Limitation of the Study

The study involved participants at a single gym program and may not be generalizable to other contexts. Voluntary participation in this study may have resulted in a strongly positive bias, as all participants were regular attenders. Different opinions may have been obtained from people who had left the gym.

The structured interviews were conducted by novice health professionals who have little experience in interviewing. The ability of some of the interviewers to draw out further information may have been limited.

It is clear in the current study that family roles are important to the wellbeing of older adults. Previous studies have identified the importance of relationships such as marriage to wellbeing in the general population. Further research to investigate the impact of grand parenting on older people’s wellbeing is needed.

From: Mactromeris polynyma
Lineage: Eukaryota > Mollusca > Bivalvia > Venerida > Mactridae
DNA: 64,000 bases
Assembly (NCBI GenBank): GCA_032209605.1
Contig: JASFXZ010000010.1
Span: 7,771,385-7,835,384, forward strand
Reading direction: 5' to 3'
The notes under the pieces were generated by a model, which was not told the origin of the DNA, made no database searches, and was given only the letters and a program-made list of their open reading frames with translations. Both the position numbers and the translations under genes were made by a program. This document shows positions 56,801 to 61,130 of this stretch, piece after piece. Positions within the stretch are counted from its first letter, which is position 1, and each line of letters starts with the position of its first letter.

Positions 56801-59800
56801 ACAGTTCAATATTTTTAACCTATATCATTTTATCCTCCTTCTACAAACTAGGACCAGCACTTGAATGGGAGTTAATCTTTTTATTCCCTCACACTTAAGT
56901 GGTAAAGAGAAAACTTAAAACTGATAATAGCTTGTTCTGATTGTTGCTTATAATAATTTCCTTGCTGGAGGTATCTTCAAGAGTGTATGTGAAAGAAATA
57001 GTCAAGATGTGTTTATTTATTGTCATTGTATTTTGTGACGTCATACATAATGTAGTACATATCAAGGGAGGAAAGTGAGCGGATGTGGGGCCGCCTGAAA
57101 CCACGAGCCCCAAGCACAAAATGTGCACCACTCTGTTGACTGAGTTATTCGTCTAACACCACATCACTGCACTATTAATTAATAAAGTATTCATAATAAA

The aim of the study was to explore the experience of wellbeing with a group of active older adults to identify the factors that support health aging. The results confirm that attending a senior’s gym, which provided a supportive environment and personal instruction improved both physical and mental wellbeing. The experience of wellbeing for older people was significantly associated with and countered a fear of getting old. In this study getting old was not measured in years, but in the ability to maintain functional ability.